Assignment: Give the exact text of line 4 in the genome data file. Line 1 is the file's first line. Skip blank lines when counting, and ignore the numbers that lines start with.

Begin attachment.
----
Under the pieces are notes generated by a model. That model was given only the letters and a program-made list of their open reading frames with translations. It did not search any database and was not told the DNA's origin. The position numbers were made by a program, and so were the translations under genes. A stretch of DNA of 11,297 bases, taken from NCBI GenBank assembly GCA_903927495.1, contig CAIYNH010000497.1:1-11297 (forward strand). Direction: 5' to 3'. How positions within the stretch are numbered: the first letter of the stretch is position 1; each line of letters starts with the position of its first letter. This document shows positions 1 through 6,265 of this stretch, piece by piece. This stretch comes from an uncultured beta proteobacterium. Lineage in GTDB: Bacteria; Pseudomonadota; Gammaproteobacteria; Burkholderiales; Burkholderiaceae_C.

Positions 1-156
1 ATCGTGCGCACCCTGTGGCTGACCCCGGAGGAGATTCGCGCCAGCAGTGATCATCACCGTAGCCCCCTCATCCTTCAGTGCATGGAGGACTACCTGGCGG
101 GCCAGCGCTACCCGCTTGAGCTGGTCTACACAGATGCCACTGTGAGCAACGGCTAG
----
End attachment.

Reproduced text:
101 GCCAGCGCTACCCGCTTGAGCTGGTCTACACAGATGCCACTGTGAGCAACGGCTAG